Carbon dating boot
Other radiometric dating methods such as potassium-argon or rubidium-strontium are used for such purposes by those who believe that the earth is billions of years old.Radiocarbon is not suitable for this purpose because it is only applicable: a) on a time scale of thousands of years and b) to remains of once-living organisms (with minor exceptions, from which rocks are excluded).In the following article, some of the most common misunderstandings regarding radiocarbon dating are addressed, and corrective, up-to-date scientific creationist thought is provided where appropriate. Radiocarbon is used to date the age of rocks, which enables scientists to date the age of the earth.Radiocarbon is not used to date the age of rocks or to determine the age of the earth.Many people are under the false impression that carbon dating proves that dinosaurs and other extinct animals lived millions of years ago.What many do not realize is that carbon dating is not used to date dinosaurs. Carbon dating is only accurate back a few thousand years.Rasmus Nyerup's quote reminds us of the tremendous scientific advances which have taken place in the 20th century.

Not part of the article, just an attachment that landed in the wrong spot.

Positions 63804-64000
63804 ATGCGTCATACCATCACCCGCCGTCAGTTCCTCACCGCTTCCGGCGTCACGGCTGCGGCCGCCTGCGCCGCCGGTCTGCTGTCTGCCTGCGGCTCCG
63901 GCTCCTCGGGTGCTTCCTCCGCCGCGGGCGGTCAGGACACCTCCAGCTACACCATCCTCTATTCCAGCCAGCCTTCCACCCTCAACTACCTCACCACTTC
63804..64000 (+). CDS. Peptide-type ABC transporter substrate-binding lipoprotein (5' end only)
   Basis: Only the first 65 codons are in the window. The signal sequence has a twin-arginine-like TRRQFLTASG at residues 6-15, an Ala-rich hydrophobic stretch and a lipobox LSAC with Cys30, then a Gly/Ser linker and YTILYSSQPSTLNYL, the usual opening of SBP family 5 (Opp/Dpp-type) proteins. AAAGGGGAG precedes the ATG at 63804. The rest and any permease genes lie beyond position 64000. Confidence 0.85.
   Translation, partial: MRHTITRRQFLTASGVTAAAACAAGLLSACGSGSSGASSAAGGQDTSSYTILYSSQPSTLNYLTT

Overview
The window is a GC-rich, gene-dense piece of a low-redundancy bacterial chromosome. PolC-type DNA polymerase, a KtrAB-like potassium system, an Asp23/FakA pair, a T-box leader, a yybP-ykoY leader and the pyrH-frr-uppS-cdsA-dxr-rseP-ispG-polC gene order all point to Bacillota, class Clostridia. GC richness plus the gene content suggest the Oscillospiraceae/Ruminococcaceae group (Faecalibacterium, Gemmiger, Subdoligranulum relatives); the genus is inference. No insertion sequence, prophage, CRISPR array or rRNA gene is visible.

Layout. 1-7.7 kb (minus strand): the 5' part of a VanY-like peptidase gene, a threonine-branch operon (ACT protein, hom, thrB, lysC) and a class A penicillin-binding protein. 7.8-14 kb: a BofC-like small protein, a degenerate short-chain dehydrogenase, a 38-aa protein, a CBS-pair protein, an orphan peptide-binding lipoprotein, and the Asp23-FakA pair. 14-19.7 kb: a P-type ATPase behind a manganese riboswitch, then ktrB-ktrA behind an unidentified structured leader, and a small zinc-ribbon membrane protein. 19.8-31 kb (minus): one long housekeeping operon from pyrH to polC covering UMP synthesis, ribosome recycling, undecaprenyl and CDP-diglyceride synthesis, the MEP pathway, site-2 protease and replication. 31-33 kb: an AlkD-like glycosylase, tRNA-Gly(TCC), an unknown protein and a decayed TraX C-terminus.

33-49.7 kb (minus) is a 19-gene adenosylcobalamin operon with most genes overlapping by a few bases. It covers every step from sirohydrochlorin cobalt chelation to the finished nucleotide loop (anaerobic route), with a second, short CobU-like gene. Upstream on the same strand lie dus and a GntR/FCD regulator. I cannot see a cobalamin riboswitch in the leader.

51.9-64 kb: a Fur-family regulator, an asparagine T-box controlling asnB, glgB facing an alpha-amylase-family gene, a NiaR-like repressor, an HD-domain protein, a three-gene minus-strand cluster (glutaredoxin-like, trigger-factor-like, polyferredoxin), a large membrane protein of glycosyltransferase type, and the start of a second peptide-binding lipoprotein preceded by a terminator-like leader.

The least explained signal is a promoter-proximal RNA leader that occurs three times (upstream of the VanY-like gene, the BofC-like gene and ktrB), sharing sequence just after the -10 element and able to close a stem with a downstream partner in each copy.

But while the difficulties of single life may be intractable, the challenge of determining the age of prehistoric artifacts and fossils is greatly aided by measuring certain radioactive isotopes.They used pottery and other materials in sites to date 'relatively'.They thought that sites which had the same kinds of pots and tools would be the same age.These two measures of time will only be the same if all of the assumptions which go into the conventional radiocarbon dating technique are valid.Comparison of ancient, historically dated artifacts (from Egypt, for example) with their radiocarbon dates has revealed that radiocarbon years and calendar years are not the same even for the last 5,000 calendar years.